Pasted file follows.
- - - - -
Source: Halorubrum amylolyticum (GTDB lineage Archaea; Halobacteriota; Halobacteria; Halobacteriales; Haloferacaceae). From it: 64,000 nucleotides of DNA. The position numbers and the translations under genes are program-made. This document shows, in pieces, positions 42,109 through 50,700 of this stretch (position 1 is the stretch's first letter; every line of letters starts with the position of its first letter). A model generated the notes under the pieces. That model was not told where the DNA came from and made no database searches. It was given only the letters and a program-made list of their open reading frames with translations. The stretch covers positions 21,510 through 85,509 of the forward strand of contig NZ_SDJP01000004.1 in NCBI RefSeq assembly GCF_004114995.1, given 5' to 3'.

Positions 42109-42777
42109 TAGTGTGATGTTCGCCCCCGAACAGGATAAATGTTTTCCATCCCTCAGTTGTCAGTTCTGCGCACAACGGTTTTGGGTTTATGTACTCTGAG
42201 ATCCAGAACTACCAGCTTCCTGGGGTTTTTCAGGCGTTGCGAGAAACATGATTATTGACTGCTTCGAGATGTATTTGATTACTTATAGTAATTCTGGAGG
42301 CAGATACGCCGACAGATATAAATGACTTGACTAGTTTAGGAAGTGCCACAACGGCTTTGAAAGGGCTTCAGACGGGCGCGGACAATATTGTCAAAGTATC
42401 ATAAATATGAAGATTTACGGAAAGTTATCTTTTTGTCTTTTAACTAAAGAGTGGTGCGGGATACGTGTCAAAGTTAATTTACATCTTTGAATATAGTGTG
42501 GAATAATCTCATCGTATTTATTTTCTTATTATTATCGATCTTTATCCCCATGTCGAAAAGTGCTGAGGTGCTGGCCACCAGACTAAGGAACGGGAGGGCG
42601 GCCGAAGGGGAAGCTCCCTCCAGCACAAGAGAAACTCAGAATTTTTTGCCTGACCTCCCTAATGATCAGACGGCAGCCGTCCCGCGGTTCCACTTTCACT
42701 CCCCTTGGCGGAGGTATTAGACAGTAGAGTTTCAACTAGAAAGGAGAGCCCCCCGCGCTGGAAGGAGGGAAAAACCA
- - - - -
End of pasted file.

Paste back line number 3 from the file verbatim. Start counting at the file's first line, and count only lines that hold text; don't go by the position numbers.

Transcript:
42109 TAGTGTGATGTTCGCCCCCGAACAGGATAAATGTTTTCCATCCCTCAGTTGTCAGTTCTGCGCACAACGGTTTTGGGTTTATGTACTCTGAG